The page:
I feared my life was over after HIV blood test blunder – victim
A WOMAN broke down as she told a court of her devastation when she was informed she had tested positive for HIV – when in fact her blood sample had been mixed up with that of another person.
"I was devastated. I thought I was going to die, that I had no future," Michelle Kenny (35) told the High Court.
She has sued St James's Hospital in Dublin for nervous shock over the mix-up in 2010.
"I thought how could this happen to me. My life is over," she told Mr Justice Bronagh O'Hanlon.
Ms Kenny, who works as a clerical officer in the same hospital, had two more hospital blood tests which showed an all-clear, and another test through her GP, which was also clear.
She said she knows she is not HIV positive but she does not socialise any more.
St James's has admitted liability in mixing up the two samples, but is contending that Ms Kenny, who is from the Crumlin area in Dublin, did not suffer loss or damage.
Opening her case, Declan Buckley said Ms Kenny thought she had been given a death sentence and time stood still for her when she got the first blood test result.
She told the court she had felt unwell while on holiday in Majorca in 2010 and when she went back to work on August 17, 2010, she went to hospital casualty where she had an ECG, chest X-rays and blood tests.
It was thought she may have a blood clot on her lung or there was the possibility of TB so she was kept in hospital until she was discharged on August 23.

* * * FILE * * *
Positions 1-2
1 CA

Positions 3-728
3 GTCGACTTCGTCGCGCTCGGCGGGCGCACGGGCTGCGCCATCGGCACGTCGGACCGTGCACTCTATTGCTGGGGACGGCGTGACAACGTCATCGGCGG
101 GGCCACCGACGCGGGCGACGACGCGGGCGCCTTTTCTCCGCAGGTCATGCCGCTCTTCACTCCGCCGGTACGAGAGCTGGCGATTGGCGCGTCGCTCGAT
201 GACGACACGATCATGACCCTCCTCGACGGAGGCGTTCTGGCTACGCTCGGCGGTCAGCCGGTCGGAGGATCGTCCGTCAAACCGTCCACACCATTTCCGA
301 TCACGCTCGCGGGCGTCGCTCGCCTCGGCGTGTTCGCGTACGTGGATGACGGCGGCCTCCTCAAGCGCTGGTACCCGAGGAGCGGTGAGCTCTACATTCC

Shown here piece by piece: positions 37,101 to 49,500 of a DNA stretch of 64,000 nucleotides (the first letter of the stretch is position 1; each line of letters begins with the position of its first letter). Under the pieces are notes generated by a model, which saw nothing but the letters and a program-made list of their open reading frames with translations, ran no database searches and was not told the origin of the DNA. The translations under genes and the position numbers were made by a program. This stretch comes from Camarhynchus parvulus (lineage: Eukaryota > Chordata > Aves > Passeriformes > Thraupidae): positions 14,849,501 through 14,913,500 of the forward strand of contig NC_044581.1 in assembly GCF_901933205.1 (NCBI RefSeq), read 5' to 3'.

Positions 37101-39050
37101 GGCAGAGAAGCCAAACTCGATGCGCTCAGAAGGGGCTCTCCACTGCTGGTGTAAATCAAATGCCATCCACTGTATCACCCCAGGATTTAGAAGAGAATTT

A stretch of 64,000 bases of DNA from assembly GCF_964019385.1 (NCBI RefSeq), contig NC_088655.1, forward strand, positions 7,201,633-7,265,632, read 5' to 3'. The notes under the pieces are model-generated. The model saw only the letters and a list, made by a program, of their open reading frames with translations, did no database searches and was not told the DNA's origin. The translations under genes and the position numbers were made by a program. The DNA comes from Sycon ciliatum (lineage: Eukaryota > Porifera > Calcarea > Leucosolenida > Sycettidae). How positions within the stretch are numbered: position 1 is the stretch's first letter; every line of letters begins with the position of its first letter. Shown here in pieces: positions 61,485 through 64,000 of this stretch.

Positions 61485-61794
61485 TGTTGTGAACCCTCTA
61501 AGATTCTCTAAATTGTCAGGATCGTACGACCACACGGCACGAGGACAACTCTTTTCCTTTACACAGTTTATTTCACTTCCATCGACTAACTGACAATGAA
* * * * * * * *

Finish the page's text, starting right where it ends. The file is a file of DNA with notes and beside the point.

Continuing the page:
On October 6, 2010, she said she attended the St James's outpatient clinic where an assessment was carried out and a doctor asked could they also do a blood test for HIV.
"I did not think I had anything to worry about," she said.
Ms Kenny told the judge that on October 13 the doctor rang her to say she did not have active TB and she would ring her back in a few minutes about the HIV test.
When the doctor rang back Ms Kenny said she asked was somebody with her and she told her she was alone. "I asked was there anything wrong and she said the results of the tests were a bit worrying and it was not good. I said are you saying it is positive and she said yes, you are HIV Positive," she said.
Ms Kenny said she was screaming down the phone to the doctor saying that it can't be true. She said the doctor was telling her it was ok that she could live a normal life.
The doctor was trying to reassure her and invited her to take the blood test again.
She said she went back to the hospital to have the blood test again. When she got the result of the second test she was told it was clear and the doctor told her there had been a mix-up with the first sample.
The case continues.